Victoria’s Secret CEO Jan Singer Has Reportedly Resigned

It's been a controversial week—and a challenging few years—for the brand.

Ambra Vernuccio

Change is coming one way or another to Victoria’s Secret. The brand’s CEO, Jan Singer, has reportedly resigned after two years in the top spot, according to The Wall Street Journal. VS’s parent company, L Brands, will reportedly provide more information along with its quarterly earnings report next Monday. Singer’s departure not only comes amid recent controversy regarding the brand’s resistance to inclusive model casting (and it is not clear if the news is directly related), but also the backdrop of dropping stock prices of L Brands and other business struggles for your local mall’s marquee lingerie chain.

The news comes less than a week after the taping of the brand’s annual televised fashion-show spectacular, though this year the show will air under a cloud of controversy. In the lead-up to the taping, the brand’s senior creative director, Ed Razek, the architect of the fashion show, whose stint at VS started decades before Singer’s, gave a blunt interview to Vogue in which he said that plus-size and transgender models don’t mesh with the “fantasy” the show is supposed to represent. Razek later apologized and walked those statements back, claiming that trans and curve models had been invited to audition before but hadn’t made the cut.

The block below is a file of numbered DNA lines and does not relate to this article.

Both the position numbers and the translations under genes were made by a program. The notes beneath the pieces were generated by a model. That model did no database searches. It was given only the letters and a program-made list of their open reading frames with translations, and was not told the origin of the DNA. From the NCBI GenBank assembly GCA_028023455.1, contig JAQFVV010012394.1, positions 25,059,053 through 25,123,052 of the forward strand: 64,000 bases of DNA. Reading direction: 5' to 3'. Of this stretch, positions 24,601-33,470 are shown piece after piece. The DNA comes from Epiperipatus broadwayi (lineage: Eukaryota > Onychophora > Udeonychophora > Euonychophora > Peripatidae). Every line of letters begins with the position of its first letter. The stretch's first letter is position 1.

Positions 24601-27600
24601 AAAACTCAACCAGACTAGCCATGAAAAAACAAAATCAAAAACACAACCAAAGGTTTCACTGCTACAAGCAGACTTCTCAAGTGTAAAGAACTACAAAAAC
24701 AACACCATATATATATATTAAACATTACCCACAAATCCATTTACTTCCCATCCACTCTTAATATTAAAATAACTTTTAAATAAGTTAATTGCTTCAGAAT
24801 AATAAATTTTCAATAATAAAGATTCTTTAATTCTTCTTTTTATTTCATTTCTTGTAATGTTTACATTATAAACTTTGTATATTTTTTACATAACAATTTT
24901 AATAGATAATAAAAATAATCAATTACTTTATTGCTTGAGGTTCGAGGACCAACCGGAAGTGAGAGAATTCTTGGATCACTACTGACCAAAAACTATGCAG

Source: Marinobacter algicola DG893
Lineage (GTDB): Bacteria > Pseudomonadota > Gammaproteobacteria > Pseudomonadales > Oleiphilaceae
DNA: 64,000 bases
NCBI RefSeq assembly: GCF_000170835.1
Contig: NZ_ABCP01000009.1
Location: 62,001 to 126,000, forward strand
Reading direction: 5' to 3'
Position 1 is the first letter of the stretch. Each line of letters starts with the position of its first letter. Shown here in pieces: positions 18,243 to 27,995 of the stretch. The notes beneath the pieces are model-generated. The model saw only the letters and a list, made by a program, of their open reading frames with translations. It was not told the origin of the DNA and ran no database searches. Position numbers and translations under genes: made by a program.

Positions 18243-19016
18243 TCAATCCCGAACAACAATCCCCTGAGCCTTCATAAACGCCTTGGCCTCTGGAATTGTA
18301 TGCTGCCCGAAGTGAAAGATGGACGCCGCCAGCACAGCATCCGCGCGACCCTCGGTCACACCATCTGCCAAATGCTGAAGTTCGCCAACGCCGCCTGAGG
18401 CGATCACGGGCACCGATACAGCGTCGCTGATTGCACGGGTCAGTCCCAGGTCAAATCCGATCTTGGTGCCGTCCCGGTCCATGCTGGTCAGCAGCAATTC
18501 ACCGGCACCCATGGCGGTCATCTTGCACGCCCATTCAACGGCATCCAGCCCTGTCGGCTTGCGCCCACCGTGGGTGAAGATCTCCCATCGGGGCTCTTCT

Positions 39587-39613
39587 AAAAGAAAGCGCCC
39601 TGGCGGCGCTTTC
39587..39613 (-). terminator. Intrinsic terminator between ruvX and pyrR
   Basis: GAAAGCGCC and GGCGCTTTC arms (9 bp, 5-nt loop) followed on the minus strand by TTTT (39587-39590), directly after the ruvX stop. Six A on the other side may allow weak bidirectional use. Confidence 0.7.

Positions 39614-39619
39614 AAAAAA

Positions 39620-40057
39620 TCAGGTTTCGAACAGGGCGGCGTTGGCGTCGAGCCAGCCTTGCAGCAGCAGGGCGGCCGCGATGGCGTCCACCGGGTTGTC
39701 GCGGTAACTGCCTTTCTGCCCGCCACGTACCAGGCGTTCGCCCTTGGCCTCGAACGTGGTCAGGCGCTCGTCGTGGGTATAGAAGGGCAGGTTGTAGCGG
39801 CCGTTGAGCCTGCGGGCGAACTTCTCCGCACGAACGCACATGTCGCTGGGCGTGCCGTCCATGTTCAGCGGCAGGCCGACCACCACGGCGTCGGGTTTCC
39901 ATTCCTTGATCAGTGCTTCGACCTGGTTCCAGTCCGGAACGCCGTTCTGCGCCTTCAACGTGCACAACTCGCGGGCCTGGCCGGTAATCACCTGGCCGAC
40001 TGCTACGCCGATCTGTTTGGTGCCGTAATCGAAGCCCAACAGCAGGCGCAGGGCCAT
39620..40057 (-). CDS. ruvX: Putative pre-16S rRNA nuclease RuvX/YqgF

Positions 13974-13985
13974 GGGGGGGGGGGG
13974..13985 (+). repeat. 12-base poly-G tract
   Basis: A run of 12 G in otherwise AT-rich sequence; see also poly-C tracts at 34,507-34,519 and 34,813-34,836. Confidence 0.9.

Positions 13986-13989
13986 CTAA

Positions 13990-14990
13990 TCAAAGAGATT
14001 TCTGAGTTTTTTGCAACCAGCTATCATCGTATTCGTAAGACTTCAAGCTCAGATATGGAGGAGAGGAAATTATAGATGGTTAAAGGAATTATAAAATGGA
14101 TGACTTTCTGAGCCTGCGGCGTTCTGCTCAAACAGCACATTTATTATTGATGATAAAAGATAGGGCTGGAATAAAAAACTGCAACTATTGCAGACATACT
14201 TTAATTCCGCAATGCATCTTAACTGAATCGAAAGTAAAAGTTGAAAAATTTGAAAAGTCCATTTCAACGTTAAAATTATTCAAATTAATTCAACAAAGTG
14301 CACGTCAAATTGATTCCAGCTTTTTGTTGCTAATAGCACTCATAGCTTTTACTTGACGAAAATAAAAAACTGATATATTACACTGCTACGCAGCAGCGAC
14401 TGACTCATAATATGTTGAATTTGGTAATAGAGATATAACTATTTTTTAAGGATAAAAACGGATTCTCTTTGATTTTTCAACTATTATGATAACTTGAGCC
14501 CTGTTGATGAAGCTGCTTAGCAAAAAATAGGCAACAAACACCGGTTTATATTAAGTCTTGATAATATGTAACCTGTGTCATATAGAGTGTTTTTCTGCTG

Whatever the case, business analysts have long connected Victoria’s Secret’s struggles to its reticence to embrace both inclusivity and practicality in favor of sticking to its traditionally “sexy” image. L Brand’s stock is down 39 percent in total this year. (VS is by far the company’s biggest brand, though the company also owns Bath & Body Works and the recently shuttered Henri Bendel.) In another telling measure, last year’s ratings for the fashion show sunk 30 percent among viewers 18 to 45 from the year before, continuing a recent trend of flagging ratings.

The rise of competitors that emphasize either comfort, inclusivity, or both, like American Eagle’s Aerie and Rihanna’s Savage x Fenty, has been in part blamed for Victoria’s Secret’s slump. Though other business factors, like the ending of the brand’s iconic catalog and a decision to cease production of swimwear and other clothing, may also be part of the problem. Online, many loyal consumers have also complained about what they perceive as a drop-off in quality among the brand’s products as well. Meanwhile, even in the midst of his Vogue interview, Razek noted that the brand has missed the mark on consumers’ shift from padded bras to simpler bralettes. “We were late to the party on bralettes; we were late to the party on downtown influences in our looks,” he said. Despite all of this, VS remains far and away the leader in the American lingerie market, and whoever takes Singer’s old office will be charged with keeping that place.

Related: Victoria’s Secret Issues an Apology for Anti-Trans Comments